PARTY ANIMALS: My Family and Other Communists
Jonathan Cape, 2015, 309 pages
Review by Phil Shannon
Party Animals, a memoir by David Aaronovitch, columnist with Britain’s establishment newspaper, The Times, seems, at first blush, to be a critical but sympathetic account of the lives of the socialists, including Aaronovitch and his parents, in the post-war Communist Party of Great Britain. In Part Two of his book, however, Aaronovitch warms to the role of bitter ex-Communist and gives us the “real story” of what he sees as a monstrous, self-deluding ideology.
David’s father, Sam, a poor, atheist Jew, became a Communist in 1934 to combat poverty and fascism, and spent 25 years as a leading Party official. Soap-box, loudhailer and self-education were his tools of choice, and, by all accounts, he was “charming, inspiring, a great teacher, a wonderful public speaker …”. David’s mother, Lavender, from an upper class family, was likewise a tireless Party stalwart. Whatever their illusions in the Soviet Union, Sam and Lavender were not ridgy-didge Stalinists – they were, rather, “people who cared about the downtrodden and the oppressed” and they devoted their lives to building a better world.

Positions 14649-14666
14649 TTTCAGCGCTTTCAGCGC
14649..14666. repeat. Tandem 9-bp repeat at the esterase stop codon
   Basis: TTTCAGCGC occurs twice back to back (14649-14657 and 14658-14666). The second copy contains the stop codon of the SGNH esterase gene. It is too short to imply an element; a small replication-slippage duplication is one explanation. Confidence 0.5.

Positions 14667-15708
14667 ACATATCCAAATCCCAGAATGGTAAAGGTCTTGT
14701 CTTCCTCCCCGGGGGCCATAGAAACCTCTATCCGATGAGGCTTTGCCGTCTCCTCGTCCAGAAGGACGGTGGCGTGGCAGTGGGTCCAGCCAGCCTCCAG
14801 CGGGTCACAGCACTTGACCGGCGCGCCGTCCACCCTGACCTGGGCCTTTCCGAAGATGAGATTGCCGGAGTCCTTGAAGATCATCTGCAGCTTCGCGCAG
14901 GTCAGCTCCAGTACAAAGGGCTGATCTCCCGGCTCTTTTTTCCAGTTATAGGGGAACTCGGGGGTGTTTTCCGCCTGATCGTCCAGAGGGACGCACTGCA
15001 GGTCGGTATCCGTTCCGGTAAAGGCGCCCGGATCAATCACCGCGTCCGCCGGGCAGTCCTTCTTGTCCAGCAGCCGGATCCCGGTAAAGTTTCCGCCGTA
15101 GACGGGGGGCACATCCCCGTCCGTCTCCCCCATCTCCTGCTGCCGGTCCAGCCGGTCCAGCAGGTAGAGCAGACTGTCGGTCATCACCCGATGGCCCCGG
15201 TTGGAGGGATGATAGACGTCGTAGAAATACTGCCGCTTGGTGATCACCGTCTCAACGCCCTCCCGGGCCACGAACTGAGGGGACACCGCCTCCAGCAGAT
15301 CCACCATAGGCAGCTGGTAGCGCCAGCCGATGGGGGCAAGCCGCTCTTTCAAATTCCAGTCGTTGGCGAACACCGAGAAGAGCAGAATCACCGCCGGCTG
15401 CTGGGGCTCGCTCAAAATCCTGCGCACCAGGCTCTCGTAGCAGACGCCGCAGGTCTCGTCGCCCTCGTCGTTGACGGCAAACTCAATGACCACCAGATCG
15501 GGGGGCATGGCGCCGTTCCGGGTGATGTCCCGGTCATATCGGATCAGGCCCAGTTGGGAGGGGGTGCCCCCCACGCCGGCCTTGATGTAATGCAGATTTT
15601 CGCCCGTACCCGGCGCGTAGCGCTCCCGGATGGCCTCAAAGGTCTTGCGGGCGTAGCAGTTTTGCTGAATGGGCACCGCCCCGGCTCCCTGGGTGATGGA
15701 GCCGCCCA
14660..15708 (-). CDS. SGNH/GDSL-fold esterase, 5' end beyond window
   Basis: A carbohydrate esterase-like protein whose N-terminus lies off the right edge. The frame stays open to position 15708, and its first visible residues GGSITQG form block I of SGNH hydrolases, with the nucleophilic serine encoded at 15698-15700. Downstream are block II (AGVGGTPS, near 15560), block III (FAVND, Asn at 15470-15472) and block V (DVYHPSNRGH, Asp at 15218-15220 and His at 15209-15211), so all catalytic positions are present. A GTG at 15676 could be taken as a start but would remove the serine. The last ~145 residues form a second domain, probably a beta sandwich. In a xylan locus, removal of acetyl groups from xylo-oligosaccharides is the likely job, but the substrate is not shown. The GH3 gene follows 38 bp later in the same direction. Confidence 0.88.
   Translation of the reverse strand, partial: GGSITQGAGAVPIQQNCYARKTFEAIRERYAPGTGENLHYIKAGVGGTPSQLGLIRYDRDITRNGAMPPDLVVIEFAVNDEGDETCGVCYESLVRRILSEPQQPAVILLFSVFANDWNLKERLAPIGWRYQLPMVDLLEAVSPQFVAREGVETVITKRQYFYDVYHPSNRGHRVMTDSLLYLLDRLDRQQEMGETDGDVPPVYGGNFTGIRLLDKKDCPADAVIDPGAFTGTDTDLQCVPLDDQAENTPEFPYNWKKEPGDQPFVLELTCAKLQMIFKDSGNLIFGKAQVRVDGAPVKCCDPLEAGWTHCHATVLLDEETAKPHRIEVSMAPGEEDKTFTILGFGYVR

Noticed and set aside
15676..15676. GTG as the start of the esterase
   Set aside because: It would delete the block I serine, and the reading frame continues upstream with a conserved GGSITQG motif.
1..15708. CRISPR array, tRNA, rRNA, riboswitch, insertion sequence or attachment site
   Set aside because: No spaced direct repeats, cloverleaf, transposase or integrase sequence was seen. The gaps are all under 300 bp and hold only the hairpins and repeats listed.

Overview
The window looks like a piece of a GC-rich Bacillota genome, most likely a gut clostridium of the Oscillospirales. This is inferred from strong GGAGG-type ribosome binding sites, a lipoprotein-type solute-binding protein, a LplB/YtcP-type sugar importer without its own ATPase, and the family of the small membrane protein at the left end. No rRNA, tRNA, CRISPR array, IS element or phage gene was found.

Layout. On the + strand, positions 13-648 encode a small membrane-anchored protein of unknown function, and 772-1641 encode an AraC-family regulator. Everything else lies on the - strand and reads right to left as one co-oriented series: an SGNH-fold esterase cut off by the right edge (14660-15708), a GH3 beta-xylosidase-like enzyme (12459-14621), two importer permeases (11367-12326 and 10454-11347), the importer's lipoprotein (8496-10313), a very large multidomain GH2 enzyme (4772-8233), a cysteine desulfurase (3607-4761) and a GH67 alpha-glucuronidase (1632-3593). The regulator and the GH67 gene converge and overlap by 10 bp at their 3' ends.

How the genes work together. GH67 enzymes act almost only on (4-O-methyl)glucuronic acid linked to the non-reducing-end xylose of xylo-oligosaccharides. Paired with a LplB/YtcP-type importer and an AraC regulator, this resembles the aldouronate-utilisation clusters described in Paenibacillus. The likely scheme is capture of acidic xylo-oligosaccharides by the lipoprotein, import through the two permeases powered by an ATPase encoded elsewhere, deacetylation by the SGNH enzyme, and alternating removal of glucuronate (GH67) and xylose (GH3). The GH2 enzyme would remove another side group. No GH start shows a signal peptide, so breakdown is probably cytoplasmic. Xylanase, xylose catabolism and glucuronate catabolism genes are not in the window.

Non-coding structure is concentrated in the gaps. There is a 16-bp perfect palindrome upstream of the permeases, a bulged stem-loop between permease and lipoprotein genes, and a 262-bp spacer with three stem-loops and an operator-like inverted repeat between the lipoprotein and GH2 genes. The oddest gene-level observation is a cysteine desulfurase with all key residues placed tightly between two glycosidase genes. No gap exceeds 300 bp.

David Aaronovitch followed in his parents’ politically-outsized footsteps, as did many other baby-boomer ‘red diaper babies’ (in the fifties, “a third of the membership of the Party still had parents who were Communists”). Despite regretting some “eccentricities” (no Beano comics because the publisher was non-union), Aaronovitch concludes that his Party upbringing was “not a poor heritage, but an oddly rich one”.
Now, however, Aaronovitch is older and wiser and he unpicks the “comfortable assumptions” he held in his younger years about his parents and their politics. Like a recovering alcoholic fervently severing all ties to the demon drink, Aaronovitch, the recovering Marxist, renounces his socialist addiction, discovering that strikes are awful, that his father led a campaign to censor lurid and violent US comics, that the Party harboured spies, and that it is a slippery slope between Stalin and a hypothetical British communist government which would eagerly “sentence dissidents to slave labour in the Welsh salt mines”.
Rather than openly tub-thump his neo-conservative/neo-liberal epiphany, however, Aaronovitch seeks to explain his political volte-face through the mysteries of “the psyche” as they played out in his family’s relationship pathologies and traumas. Sam’s energetic adultery made his real family dysfunctional, says Aaronovitch, and it explains Sam and Lavender’s steadfast commitment to their substitute, idealised ‘family’, the Party, despite all its communist wickedness.
Aaronovitch’s rejection of his parents’ transgressions of infidelity and wilfully blind party loyalty accounts, he says, for his rightwards political trajectory. Thus does Aaronovitch rationalise his anti-socialist spittle-flecked, ‘God-That-Failed’ anger as caused by psychology, not his political choice to go the full Thatcher. In Party Animals, we get discount psychoanalysis not measured political analysis.